Sunday, November 27, 2011
Weather: Except for Thanksgiving, morning temperatures warmer than last week until this morning, which is the coldest so far; rain Friday; 10:06 hours of daylight today.
What’s blooming: Pansy next to a fence, under snapdragons and low to the ground.
Seed catalogs, that used to come between Christmas and New Years, started arriving before Thanksgiving.
What’s still green: Juniper, arborvitae and other evergreens, roses, prickly pear, yuccas, grape hyacinth, red hot pokers, oriental poppy, golden-spur columbine, coral beard tongue, Jupiter’s beard, snapdragons, large leaved soapwort, ladybells, winecup, cheese, sweet pea, alfalfa, clovers, bindweed, yellow evening primrose, vinca, gypsum phacelia, anthemis, chrysanthemum, coreopsis, strapleaf and purple asters, June, cheat and other grasses, gray mushrooms.
With cold, leaf stems on hollyhocks have broken, but the leaves are still green. Friday’s rain took down most of the leaves still on my trees.
What’s red/turning red: Cholla, leaves on raspberry, privet, Japanese honeysuckle, pinks, small leaved soapwort, Husker’s and purple beard tongue, coral bells, pink evening primrose, alfilerillo.
What’s blue or grey: Piñon, leaves on four-winged saltbush, California poppy, loco, catmints, snow-in-summer, yellow alyssum, winterfat, creamtips, hairy golden and heath asters.
What’s yellow-green/turning yellow: Leaves on weeping willow, Apache plume, rugosa rose, sea pink, snakeweed.
What’s blooming inside: Aptenia, asparagus fern, zonal geranium.
Animal sightings: Small birds.
Something that looked like a chipmunk dove for its hole by the near arroyo, then look back out. Was small, with brown fur and not much of a tail.
Weekly update: One-seeded juniper may be the indicative plant for this region, but you won’t find it just anywhere. Few grow in the nearby prairie. Instead, you see the dark green forms climbing distant hills.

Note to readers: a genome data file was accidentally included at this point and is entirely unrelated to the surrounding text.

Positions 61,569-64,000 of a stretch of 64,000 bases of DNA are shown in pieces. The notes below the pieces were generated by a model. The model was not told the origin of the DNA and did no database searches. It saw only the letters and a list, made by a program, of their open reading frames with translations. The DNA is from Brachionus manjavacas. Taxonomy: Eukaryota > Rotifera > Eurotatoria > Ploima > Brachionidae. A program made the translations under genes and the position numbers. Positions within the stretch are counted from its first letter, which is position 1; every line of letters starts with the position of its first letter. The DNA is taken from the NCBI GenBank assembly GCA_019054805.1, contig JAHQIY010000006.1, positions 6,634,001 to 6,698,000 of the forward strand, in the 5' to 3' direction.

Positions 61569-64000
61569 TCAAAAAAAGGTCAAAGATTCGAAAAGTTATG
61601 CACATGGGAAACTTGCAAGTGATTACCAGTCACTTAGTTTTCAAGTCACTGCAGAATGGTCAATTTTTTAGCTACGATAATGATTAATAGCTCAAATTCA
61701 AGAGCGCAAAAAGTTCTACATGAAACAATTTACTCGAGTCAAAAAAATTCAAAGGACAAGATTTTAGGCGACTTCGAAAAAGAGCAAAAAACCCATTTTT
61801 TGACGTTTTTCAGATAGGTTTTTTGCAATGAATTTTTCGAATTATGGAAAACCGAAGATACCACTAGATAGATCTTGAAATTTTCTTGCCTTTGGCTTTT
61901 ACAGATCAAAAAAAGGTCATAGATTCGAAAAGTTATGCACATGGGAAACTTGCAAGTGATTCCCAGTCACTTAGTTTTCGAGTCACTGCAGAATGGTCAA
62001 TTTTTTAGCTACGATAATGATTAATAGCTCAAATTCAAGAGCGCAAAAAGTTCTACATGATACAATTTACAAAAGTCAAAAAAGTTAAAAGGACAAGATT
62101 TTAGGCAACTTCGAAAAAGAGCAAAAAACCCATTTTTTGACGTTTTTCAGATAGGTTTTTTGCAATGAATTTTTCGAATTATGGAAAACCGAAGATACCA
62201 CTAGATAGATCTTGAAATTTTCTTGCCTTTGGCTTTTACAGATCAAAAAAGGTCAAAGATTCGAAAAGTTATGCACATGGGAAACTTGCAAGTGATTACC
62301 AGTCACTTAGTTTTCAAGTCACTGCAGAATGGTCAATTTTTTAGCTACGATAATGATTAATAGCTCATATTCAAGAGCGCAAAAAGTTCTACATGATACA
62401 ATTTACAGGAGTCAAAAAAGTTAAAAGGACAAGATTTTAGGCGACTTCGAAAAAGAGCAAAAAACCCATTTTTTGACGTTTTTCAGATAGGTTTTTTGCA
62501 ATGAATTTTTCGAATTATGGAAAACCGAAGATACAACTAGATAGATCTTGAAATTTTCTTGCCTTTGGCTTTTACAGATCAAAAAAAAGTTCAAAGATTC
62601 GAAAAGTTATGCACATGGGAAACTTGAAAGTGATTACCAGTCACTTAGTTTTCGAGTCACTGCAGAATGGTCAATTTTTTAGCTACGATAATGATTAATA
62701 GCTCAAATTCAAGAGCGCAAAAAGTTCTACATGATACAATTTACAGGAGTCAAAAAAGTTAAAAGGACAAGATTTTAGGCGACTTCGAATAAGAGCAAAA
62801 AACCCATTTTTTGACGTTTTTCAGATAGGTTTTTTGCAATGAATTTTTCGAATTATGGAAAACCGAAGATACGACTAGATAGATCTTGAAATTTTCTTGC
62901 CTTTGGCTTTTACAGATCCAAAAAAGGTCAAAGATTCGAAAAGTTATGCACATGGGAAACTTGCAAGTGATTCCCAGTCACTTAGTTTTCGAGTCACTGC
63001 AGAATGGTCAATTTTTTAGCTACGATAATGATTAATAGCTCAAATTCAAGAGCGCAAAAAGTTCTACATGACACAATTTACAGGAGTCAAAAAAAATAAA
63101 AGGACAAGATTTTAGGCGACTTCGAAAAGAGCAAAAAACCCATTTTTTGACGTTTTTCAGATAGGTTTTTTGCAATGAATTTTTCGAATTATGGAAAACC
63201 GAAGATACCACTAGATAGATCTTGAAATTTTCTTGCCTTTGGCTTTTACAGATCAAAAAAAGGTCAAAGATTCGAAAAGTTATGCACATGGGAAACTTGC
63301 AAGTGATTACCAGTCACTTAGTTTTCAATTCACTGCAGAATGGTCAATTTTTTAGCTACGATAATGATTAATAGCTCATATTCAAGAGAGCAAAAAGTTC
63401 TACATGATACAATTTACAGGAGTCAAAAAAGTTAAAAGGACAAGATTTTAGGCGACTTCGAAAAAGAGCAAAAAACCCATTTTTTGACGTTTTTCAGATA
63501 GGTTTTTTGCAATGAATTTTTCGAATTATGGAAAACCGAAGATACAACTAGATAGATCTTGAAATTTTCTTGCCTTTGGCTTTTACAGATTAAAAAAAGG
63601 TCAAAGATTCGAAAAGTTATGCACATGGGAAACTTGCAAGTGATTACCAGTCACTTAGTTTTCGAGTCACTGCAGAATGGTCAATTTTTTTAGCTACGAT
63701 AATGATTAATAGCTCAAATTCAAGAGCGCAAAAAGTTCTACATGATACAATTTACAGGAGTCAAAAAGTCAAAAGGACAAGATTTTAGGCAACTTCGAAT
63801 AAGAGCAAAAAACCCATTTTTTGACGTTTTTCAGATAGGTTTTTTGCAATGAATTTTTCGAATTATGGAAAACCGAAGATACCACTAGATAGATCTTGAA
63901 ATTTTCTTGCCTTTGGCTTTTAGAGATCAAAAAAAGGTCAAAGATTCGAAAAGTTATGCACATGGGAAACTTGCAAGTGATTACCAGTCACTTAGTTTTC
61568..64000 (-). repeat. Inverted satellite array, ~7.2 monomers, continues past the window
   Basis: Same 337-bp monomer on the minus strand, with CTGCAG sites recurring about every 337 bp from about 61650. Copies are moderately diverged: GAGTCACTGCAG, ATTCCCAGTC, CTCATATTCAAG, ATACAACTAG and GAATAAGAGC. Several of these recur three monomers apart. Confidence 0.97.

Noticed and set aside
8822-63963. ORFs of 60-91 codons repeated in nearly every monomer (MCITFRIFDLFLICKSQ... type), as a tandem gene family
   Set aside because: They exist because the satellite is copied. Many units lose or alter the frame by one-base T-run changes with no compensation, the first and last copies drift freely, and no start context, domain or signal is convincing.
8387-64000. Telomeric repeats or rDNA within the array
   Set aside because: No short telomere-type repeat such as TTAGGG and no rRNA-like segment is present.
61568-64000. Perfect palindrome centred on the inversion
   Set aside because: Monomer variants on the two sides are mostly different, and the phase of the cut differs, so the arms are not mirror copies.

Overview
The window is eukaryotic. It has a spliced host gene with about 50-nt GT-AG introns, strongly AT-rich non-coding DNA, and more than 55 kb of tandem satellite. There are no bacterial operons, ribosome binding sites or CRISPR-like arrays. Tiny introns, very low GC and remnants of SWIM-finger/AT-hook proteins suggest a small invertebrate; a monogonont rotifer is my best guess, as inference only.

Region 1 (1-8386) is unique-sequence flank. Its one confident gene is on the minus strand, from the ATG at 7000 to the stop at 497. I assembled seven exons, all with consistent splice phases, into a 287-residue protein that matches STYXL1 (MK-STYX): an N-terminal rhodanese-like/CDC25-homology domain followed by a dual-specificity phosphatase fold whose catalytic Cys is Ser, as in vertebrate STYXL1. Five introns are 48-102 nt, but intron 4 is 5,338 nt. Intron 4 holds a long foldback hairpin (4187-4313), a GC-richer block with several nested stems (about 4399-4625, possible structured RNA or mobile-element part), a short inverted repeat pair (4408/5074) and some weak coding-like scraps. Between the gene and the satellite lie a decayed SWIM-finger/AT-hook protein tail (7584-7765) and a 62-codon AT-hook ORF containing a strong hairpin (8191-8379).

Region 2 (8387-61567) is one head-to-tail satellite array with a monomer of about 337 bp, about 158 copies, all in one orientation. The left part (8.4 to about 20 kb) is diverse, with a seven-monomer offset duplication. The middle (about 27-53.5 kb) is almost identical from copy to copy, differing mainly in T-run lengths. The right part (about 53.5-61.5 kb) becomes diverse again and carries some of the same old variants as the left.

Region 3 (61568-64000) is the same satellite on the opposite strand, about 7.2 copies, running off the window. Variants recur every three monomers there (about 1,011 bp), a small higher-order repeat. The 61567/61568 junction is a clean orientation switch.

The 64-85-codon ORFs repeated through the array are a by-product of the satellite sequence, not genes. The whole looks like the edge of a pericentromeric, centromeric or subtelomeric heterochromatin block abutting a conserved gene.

I’ve often wondered why.
Hart Merriam, who first identified the piñon-juniper zone, thought temperature was the determining factor in the southwest, that it decreased with elevation while precipitation increased. His brother-in-law, Vernon Bailey, suggested the major factor separating areas within the piñon-juniper province in New Mexico was humidity. A LANL team headed by Kevin Reid theorized it was soil moisture on the Pajarito Plateau.
I finally got a clue a couple weeks ago when I climbed to the top of a small hill that was grassy at the bottom and brown on top. I discovered the reason is the base was simple alluvial soil and the top was covered with layers of thin conglomerate. At the very top, in the middle of the biggest rocks, where water was most likely to run away quickly, juniper was growing.
I’ve spent the past two weeks rather rudely looking under the skirts of dowager junipers to see how many were associated in some way with rocks. I even drove up to Ojo Caliente and back through the Wild Rivers National Recreation Area. Some, most dramatically, were growing with boulders.
Many others appeared to be growing in sandy loam, but when I got close I saw gravel scattered on the ground. Sometimes, the road bank was covered by gravel that had tumbled from soil that looked smooth on the surface.
When I drove down to Albuquerque two weeks ago, I paid more attention to the juniper beside the road that I ought. Around Santa Fé the trees were denser than here or in the north. Again I could see gravel on the surface or in the road cuts.